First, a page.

Certainly many disagree with me.  During the above mentioned genetic rotation, I met a teenager who was diagnosed with Li-Fraumeni syndrome, a disorder that increases susceptibility to cancer.  Her parents died at a young age, and she was being raised by an aunt.  The conversation between them was profound.  This patient felt emphatically that her life was not a mistake.  To suggest this was perhaps even offensive to her.  Who would want to think their life was a mistake?  For this reason, she insisted that she intended to have kids if the opportunity arose.  The Aunt was mortified. 

      Granted, this patient had not yet experience the ravages of cancer, perhaps her point of view was flawed, but I think she had a point.   This is a tough issue and certainly there are no easy answers.  But I believe we often overestimate the suffering of others.  I can’t help but admire her for realizing she is more than her genes.  Her life was more than her disease.  Individuals have much more contribution to make to society than just their genome. 

    I think this is a point too many people miss, especially us doctors.  We are consumed with patient’s conditions.  The disease too easily become the only reason we relate to them at all.  We start to refer to patient’s who happen to have Cystic Fibrosis as CF’ers, Sickle cell disease as sicklers, with Asthma as wheezers, etc. al etc.  It obscures the fact that we a dealing with living, thinking, feeling human beings.  We physicians wan’t to prevent disease, not enable it.  We grow weary of those who do not take care of themselves and present us with disease.  Too many doctors fall into the snare of exasperation and contempt for the reproductive habits of those we care for.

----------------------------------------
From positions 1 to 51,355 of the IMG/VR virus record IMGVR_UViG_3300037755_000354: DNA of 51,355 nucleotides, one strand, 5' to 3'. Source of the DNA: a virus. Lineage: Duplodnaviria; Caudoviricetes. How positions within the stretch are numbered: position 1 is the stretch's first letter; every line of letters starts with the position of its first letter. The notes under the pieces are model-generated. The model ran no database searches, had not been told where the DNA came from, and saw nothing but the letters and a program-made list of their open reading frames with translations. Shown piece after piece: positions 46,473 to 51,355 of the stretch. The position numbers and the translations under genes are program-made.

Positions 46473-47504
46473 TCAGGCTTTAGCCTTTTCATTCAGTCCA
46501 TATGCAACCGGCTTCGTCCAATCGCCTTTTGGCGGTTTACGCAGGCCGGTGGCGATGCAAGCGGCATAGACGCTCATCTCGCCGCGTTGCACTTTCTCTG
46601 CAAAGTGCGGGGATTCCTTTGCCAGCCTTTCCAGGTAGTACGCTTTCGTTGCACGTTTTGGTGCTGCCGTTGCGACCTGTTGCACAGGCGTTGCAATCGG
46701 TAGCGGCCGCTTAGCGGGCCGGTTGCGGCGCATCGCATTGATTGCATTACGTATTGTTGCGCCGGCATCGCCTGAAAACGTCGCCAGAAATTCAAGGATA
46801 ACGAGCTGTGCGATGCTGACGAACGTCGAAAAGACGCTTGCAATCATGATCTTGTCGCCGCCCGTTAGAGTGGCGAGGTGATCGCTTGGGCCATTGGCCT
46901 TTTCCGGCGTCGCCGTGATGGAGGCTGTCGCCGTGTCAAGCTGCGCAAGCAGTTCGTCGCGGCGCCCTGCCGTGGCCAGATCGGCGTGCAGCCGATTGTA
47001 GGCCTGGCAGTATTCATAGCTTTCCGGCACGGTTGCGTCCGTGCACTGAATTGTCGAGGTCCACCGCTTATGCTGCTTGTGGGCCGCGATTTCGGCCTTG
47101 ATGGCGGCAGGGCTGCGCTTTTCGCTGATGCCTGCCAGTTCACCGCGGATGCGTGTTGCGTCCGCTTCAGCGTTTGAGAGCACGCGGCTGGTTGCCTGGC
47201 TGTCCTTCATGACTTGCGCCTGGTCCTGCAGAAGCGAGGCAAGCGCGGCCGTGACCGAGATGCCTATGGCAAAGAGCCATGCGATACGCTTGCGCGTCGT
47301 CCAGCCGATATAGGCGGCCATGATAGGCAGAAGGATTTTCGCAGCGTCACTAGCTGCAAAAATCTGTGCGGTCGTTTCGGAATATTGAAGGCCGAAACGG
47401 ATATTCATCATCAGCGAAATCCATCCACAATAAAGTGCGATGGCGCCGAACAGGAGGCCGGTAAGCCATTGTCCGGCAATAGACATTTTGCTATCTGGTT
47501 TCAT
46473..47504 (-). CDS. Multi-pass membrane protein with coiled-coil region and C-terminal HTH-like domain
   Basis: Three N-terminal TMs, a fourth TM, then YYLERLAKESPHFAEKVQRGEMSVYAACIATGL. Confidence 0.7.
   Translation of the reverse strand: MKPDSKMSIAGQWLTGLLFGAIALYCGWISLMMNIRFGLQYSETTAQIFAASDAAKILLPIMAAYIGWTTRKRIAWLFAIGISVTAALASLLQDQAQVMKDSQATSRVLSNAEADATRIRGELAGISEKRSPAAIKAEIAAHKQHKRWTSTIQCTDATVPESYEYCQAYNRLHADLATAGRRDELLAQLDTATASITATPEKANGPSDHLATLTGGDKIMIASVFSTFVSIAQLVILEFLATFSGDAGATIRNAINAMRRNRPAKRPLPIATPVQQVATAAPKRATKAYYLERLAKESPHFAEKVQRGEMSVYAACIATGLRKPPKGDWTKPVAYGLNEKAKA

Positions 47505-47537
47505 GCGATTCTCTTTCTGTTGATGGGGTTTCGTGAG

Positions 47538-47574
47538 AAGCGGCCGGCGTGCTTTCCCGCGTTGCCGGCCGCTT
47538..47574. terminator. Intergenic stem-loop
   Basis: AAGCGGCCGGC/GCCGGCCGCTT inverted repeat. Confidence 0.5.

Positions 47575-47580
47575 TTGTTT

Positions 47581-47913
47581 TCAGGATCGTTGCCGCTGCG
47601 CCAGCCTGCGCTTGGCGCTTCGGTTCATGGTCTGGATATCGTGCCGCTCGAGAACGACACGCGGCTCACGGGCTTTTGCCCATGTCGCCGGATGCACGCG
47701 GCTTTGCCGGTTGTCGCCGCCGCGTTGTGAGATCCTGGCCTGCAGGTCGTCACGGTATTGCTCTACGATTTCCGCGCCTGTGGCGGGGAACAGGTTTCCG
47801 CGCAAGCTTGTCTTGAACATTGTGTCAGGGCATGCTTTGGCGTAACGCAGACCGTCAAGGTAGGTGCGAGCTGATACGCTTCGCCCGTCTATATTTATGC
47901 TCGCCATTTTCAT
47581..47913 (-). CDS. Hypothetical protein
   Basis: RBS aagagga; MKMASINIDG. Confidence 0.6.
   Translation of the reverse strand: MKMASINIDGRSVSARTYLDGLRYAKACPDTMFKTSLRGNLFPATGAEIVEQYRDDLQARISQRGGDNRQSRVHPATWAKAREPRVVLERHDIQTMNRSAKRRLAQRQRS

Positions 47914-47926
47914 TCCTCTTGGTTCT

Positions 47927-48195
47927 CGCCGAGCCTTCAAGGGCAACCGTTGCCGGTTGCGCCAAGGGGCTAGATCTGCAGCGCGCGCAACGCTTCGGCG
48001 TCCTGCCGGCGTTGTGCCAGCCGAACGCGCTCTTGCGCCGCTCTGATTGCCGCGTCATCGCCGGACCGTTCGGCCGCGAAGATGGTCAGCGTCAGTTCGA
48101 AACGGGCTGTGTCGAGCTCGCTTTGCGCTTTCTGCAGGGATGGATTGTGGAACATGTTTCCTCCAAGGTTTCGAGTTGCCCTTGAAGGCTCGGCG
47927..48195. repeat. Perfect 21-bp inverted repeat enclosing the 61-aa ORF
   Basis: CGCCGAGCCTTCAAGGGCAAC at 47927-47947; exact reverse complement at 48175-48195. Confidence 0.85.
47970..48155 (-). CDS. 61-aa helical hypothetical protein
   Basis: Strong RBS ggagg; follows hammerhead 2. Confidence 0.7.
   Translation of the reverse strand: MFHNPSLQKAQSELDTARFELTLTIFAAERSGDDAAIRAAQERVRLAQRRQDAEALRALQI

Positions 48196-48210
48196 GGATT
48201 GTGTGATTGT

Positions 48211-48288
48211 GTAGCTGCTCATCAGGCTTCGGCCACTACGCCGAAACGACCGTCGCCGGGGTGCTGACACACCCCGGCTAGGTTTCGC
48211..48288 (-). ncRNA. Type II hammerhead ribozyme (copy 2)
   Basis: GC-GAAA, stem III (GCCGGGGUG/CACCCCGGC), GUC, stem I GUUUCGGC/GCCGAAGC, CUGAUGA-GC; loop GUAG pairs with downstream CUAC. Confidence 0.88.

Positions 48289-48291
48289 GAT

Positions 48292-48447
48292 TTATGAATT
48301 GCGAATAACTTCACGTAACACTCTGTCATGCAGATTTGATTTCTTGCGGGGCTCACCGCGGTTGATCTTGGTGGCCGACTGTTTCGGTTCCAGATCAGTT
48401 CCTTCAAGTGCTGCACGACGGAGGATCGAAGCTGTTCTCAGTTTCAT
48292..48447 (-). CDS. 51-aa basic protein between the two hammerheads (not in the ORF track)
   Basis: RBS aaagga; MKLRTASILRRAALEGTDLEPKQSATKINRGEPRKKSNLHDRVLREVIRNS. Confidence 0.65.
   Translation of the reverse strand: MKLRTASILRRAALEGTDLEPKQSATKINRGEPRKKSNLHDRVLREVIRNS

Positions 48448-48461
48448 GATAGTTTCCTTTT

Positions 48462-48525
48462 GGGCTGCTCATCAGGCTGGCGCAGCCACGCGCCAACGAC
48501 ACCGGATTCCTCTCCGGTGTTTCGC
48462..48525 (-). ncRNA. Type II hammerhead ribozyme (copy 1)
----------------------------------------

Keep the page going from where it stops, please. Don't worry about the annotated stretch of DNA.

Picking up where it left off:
We are too obsessed with perfection in this country.  We airbrush pictures of models, causing young women to starve themselves to meet a nonexistent ideal.  We celebrate beauty, strength, speed, endurance.  We reject difference.  It is a natural social response with ugly consequences.  Just as the sick, albino or deformed chick will be relentlessly assaulted by the rest of the brood, we can have a visceral revulsion witnessing malformation, scarring, or amputation.  For me, this is the human flaw we really need to work on, not the diseases.   As we gain the power to manipulate our genome, how will we decide what is appropriate to treat and what is not.  Short height is now an indication for human growth hormone therapy.  I find that disturbing. 

    We need to learn to see the beauty in our flaws.  Only then will we really see the beauty in humanity.  I believe our imperfections are a centrally important part of our being  here in the first place.  Forty years ago, a French philosopher named Jean Vanier founded a religious community devoted entirely to living and worshipping among developmentally impaired adults.  Speaking of Faith featured L’arche in a podcast with some profound, moving, and amazing descriptions of what we can learn from them.  I encourage everyone to take a listen. 

     The dystopian movie Gattaca takes a look at just where a culture of perfection can lead.  It isn’t pretty.  In the 1930s a madman rose to power with a dream of a blonde haired, blue eyed master race setting off the most massive conflict in world history.  Will we as a people fall prey to the same ideas as we develop the power to actually make it happen?